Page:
Just returned from very nice trip up the Northway to Plattsburg to celebrate our grandaughter's birthday. The Adirondacks were beautiful, snow on the higher peaks, and still a lot of autumn color in the forests. Traffic was light, very few large trucks to contend with, and Smokey the Bear was inactive, so we just set the cruise control and breezed on north.
We stayed at a relatively new Microtel - our first experience with that chain. The room was quite small, with two queen size beds crammed in, surprisingly, the bathroom was larger than in most motels - go figure. anyhow, the room was clean and in good repair, a nice view from our window, and the front desk was manned (feminine) by competent , informative, and helpful people. They steered us to the nearest McSweeney's where I had a pair of my first ever "Michigan Hots" which were delicious. It's a spicy hamburger based sauce, a bit salty, dark brown, and served with chopped fresh onions and mustard. It's quite different from what we are used to here in the Hudson Valley, but the dog was of much better quality and a little larger than is usual around home. The french fries were awful - soggy and greasy. The service was excellent, rapid, pleasant, and full of info on other local eating places.
For the birthday dinner we took Kelsey to Anthony's, a big sprawling place that has grown out of what appeared to be a rather small house at one time. As the "bistro" room was full - I checked it out and it was a very pleasant bar and cozy dining room - we were seated in one of the dining rooms where we were allowed to order off the bistro menu ( much the same as the main menu, but smaller portions and less expensive). The place is welcoming and the service is professionally good. There's a large well designed wine and beer list - by the glass and bottle- from which we selected an inexpensive fresh fruity Italian Pinot Grigio that went well with everyones meals. We had stuffed chicken breast, duck leg and thigh, and sea scallops, all of which were excellent. We shared one dessert, which came with a candle (thankfully, no chorus of singing waiters and busboys) and was a beautiful something made up of three kinds of chocolatet goodies. An excellent meal in very nice surroundings - I'd go back any time.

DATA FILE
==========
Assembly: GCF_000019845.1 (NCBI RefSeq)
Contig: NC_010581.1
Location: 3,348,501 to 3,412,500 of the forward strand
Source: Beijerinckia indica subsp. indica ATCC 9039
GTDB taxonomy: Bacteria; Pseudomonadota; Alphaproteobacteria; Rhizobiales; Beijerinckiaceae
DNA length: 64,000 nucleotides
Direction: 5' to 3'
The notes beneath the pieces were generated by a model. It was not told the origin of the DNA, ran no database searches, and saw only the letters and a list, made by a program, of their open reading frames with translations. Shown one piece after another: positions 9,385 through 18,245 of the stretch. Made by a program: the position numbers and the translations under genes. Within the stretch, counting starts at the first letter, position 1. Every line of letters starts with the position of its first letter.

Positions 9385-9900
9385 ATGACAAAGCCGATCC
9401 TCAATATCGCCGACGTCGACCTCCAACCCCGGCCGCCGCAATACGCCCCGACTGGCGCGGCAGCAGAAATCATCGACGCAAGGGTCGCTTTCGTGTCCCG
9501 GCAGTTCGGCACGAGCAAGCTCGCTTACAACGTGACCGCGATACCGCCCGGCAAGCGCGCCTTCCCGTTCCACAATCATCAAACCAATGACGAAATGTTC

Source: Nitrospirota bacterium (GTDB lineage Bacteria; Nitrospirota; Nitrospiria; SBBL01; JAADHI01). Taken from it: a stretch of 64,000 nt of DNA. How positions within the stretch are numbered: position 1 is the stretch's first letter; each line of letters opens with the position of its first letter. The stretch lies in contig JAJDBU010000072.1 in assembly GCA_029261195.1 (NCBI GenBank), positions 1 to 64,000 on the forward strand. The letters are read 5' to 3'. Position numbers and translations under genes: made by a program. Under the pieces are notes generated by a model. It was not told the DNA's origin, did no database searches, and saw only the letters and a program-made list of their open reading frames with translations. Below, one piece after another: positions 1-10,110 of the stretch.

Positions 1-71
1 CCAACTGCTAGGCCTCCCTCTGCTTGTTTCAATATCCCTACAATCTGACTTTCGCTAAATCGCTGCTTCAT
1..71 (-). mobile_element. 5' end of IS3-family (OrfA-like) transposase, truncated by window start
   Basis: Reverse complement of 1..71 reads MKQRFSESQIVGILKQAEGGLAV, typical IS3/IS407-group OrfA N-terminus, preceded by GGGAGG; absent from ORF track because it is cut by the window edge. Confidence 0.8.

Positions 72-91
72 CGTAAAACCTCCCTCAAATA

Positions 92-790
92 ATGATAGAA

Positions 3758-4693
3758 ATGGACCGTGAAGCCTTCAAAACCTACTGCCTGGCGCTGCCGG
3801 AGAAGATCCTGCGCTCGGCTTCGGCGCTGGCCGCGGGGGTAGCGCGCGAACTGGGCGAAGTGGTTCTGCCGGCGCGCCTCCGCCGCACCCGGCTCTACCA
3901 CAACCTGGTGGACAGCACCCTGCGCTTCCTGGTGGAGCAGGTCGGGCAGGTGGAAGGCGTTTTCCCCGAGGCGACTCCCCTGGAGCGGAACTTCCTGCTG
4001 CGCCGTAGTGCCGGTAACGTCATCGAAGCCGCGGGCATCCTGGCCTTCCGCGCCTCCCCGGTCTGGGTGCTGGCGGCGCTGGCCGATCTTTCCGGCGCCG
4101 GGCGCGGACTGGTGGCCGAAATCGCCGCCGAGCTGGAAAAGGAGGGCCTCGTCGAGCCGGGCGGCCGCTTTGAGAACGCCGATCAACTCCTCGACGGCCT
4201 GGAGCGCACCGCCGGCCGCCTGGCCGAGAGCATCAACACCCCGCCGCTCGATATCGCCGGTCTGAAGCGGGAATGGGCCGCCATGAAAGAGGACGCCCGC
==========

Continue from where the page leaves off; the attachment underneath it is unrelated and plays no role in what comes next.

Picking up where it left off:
We had a late breakfast Sunday morning at a place in a kind of run-down neighborhood called Quiche and Crepe. This turned out to be a mom-and-pop operation - a small dining room seating maybe up to twenty people, and an open kitchen from which the chef/owner freely joined into the conversation. Mom, our greeter and waitress, was a tiny French woman with that high pitched lilting voice that seems so common among such women, and she is an excellent front-of-the-room person. We had bowls of fresh fruit, huge wonderful omelettes, croisants, and big mugs of strong almost bitter, but very good coffee. You order your omelette as you like from a list of ham, bacon, cheese, an a dozen vegetables - I had ham, onions, and green pepper (I explained to the chef that that was a "Western omelette" , to which he said, "Well, you never had any like this in a diner", and he was right). The omeletes were tender, ever so lightly browned, and generously stuffed with fillings.
The croissants were not those little crescents we usually see, but big round puffy confections of flaky pastry filled with almond paste and topped with sugar and chopped almonds - excellent - worth a 228 mile detour!
All in all, a wonderful weekend visit with our granddaughter and some unexpected fine food in a small city on the Canadian border.